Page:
Verse to Music

KVP’s Verse to Music sessions are part of a creative initiative to explore the role of art and music in bringing the Dharma to life in contemporary ways.

A focus of KVP is to produce translations in metered verse for many of the poems and songs composed by Khyentse Wangpo. We then invite musicians, poets, and artists to create their own interpretations of these verses and host sessions where we invite special guests to discuss related topics.

Verse to Music Session # 1

Our inaugural Verse to Music session was held in May 2022. In this session, KVP in-house translators Zack Beer and Christian Bernert met musicians Nick Demeris, Harry Einhorn, Alison Wells, Benny Oyama and Cy Gorman to discuss the challenges and joys involved in the process of putting Dharma verses to music.

We invited each of these musicians to put KVP’s metered version of the famous Praise to Mañjuśrī to music, in whatever style they wanted. The interpretations by various talented musicians from around the globe reflected a wide range of musical styles. Watch the recording of the live session which includes an introduction to the impetus behind our Verse to Music initiative by Dolma Gunther.:

 




 Nick Demeris, founder of Human Instruments, created this acapella-style interpretation and performance of the Praise to Mañjuśrī, incorporating soul, hip hop, reggae, blues, and pentatonic flavours. The animation artwork for the music video was produced by the talented visual artist Alicja Żmigrodzka.

Benny Oyama, an American singer-songwriter, created and performed this charming folk-style acoustic version of the Praise to Mañjuśrī:







Christian Bernert collaborated with Nguyễn Thanh Hùng to create this inspiring orchestral piece for the Praise to Mañjuśrī. The animation for the music video was created by Al Donnelley for the short film Finding Manjushri.

 

Harry Einhorn, 

composer of the choral rendition of the Seven Line Supplication to Guru Rinpoche created and performed this meditative interpretation of the Praise to Mañjuśrī. The accompanying artwork was produced by the painter  Emily Avery Yoshiko Crow





This harmonic version of the Praise to Mañjuśrī was created and performed by Alison Wells, who has been producing chantable and melodic versions of prayers for the Siddhartha’s Intent sangha over the past 30 years.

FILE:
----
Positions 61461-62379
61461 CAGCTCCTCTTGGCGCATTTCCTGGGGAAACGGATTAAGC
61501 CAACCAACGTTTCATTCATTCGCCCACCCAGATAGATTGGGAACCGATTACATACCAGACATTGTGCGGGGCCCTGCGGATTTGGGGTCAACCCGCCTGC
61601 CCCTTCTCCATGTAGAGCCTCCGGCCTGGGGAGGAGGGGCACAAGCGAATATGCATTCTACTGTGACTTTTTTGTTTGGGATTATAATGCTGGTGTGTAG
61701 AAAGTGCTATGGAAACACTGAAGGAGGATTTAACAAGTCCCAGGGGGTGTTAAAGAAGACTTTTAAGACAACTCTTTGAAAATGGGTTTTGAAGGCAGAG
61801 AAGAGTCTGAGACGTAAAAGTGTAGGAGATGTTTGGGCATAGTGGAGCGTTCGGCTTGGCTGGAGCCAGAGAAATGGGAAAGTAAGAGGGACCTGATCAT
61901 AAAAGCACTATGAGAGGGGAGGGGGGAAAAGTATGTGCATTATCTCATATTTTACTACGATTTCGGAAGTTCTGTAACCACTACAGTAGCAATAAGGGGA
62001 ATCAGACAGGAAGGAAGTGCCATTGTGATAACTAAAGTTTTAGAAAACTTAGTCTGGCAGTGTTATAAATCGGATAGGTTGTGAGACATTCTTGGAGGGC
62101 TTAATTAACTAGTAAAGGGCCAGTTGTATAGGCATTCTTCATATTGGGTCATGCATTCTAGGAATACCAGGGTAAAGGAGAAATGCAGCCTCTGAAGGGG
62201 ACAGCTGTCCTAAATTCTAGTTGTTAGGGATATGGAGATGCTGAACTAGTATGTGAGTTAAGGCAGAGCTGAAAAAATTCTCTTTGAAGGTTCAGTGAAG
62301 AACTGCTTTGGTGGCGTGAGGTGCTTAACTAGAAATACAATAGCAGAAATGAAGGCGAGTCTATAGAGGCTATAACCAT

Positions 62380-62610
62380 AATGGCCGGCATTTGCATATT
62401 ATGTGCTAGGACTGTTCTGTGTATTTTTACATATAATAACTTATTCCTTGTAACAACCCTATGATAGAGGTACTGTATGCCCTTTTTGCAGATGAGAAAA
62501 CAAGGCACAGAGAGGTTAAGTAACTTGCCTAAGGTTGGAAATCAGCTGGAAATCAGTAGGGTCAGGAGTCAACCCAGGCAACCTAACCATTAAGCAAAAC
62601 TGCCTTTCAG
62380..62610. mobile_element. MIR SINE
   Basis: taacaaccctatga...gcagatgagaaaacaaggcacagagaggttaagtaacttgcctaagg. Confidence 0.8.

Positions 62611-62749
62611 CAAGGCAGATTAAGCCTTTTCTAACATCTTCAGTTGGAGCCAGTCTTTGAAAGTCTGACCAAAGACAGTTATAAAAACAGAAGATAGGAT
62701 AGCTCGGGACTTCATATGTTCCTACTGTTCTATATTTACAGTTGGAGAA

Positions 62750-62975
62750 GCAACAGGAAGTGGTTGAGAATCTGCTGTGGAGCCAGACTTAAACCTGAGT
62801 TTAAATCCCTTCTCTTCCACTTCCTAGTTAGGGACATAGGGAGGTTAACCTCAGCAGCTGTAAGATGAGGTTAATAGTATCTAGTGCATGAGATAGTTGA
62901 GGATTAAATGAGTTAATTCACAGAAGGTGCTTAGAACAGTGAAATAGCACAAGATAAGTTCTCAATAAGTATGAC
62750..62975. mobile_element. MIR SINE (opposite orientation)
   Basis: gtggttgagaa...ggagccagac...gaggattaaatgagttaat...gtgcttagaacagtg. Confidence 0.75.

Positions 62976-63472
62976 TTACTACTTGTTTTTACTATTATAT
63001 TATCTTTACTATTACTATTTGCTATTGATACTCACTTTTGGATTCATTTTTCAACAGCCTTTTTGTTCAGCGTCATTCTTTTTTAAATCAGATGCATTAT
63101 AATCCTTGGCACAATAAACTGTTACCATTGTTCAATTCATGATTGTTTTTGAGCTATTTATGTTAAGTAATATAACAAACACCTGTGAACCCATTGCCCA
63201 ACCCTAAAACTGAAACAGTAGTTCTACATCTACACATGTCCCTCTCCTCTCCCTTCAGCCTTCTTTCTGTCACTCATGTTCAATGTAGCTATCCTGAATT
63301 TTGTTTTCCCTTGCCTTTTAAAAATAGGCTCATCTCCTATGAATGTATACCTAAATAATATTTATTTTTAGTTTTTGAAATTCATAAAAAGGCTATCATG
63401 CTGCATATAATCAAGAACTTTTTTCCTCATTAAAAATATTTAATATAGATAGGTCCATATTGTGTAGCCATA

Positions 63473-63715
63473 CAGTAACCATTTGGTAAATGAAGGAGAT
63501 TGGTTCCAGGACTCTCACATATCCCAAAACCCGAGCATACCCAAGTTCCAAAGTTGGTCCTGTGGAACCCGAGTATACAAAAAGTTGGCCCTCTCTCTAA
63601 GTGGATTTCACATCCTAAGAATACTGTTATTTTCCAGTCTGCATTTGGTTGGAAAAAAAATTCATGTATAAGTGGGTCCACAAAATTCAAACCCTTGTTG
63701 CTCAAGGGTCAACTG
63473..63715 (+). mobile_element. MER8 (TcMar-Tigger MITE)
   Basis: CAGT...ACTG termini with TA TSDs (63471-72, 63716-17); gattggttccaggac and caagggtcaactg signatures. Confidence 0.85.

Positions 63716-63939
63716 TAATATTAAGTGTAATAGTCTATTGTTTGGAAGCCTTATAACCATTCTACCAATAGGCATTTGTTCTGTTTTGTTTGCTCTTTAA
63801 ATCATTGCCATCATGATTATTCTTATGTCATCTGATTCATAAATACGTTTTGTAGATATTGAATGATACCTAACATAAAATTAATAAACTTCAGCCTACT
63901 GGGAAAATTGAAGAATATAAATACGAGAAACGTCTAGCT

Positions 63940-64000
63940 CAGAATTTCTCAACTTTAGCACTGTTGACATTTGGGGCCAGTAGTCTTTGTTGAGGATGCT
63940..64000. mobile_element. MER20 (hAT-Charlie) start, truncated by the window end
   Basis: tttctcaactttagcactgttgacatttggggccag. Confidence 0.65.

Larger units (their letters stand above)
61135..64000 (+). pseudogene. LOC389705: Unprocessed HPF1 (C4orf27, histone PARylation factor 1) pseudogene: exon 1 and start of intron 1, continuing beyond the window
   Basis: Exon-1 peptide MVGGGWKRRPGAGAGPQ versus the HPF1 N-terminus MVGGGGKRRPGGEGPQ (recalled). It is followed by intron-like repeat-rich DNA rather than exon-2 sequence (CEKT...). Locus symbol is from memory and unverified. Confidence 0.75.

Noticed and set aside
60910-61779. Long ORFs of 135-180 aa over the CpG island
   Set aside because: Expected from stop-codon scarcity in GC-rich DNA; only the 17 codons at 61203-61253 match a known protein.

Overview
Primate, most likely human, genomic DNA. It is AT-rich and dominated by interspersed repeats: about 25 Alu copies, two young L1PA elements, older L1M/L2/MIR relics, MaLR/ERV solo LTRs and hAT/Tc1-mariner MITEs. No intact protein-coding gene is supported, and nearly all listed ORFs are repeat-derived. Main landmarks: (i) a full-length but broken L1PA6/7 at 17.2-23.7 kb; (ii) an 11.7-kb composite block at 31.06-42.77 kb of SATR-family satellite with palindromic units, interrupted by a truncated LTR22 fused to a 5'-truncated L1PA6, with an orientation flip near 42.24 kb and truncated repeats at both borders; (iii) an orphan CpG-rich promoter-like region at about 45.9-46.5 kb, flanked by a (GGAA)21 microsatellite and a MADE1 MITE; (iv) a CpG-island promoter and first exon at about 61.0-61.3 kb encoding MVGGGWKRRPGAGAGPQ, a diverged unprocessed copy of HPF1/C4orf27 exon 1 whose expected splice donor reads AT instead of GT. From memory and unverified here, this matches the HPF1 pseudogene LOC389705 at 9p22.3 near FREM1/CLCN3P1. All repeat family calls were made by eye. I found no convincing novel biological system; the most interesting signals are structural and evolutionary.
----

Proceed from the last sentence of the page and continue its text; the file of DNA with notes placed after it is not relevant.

Cy Gorman, a digital media designer and sound artist from Australia and founder of Nurobodi, created this mesmerizing arrangement of the Praise to Mañjuśrī, by combining the Mañjuśrī seed mantra with the metered rhyming couplets:



 

Verse to Music Session # 2

The second Khyentse Vision Project Verse to Music session was held on October 15, 2022. In this session, our special guest Erik Pema Kunsang introduced his translation of A Chariot for Knowledge-Holdersa beautiful prayer by Jamyang Khyentse Wangpoand talked about the importance of putting Dharma prayers to metered verse.


Zack Beer and Christian Bernert hosted the event. Also attending the session were Alison Wells, Benny Oyama, Cy Gorman, Fabio Negroni, and Simon Thomas, who were all invited to create their own musical interpretations of Erik’s metered verse translation. We heard excerpts from their compositions throughout the event. Thanks to Erik Pema Kunsang’s inspiring reflections on the art of translating spiritual inspiration, this session was a particularly insightful meditation on the power of meter and song.







Fabio Negroni, a Brazilian musician and student of Lama Tsering of Chagdud Gonpa, created this lyrical interpretation of A Chariot for Lineage Holders, with original artwork.


Cy Gorman produced this ,oving version of A Chariot for Lineage Holders by with artwork by Alicja Żmigrodzka.







This vocal arrangement of A Chariot for Lineage Holders was composed and performed by Alison Wells. It was designed for group chanting, and has her original artwork.


Simon Thomas, founder of Dharma Kids Collective, wrote and performed this version of the prayer with original artwork:



 

Verse to Music Session # 3

On August 5, 2023, in collaboration with Siddhartha’s Intent Living is Dying, Khyentse Vision Project presented a discussion on life, Dharma, art, and poetry, with special guest Dungse Jampal Norbu and Bardo Café youth ambassadors.

Dungse Jampal Norbu is one of the lead Dharma teachers of Mangala Shri Bhuti. With the foundation of his life-long guidance and education from Kongtrul Rinpoche, Dungse’s anecdotal style and first-hand curiosity about how Buddhism relates to actual experience imbue his teaching approach with a fresh perspective, and reveal his natural wisdom and humor.

This session was based on a poignant poem by Jamyang Khyentse Wangpo called the Cuckoo’s Song, which invites the reader to see the profound truths in everyday life. The text was originally translated by Zack Beer .





This melodic interpretation and performance of the Cuckoo’s Song is by Nick Demeris, founder of Human Instruments. It features a guitarist called Mafulaka, and the music video highlights artwork by Alicja Żmigrodzka.


Cy Gorman, created this hypnotic interpretation and performance of the Cuckoo’s Song with his own original digital artwork.






Alison Wells created a moving interpretation and performance of the Cuckoo’s Song,with artwork by Maryann Cremen.

 

 

 


Christian Bernert created and performed a laid-back reggae version of the Cuckoo’s Song, with additional vocals by Lara Longstocking, and artwork by Vacio Cielo.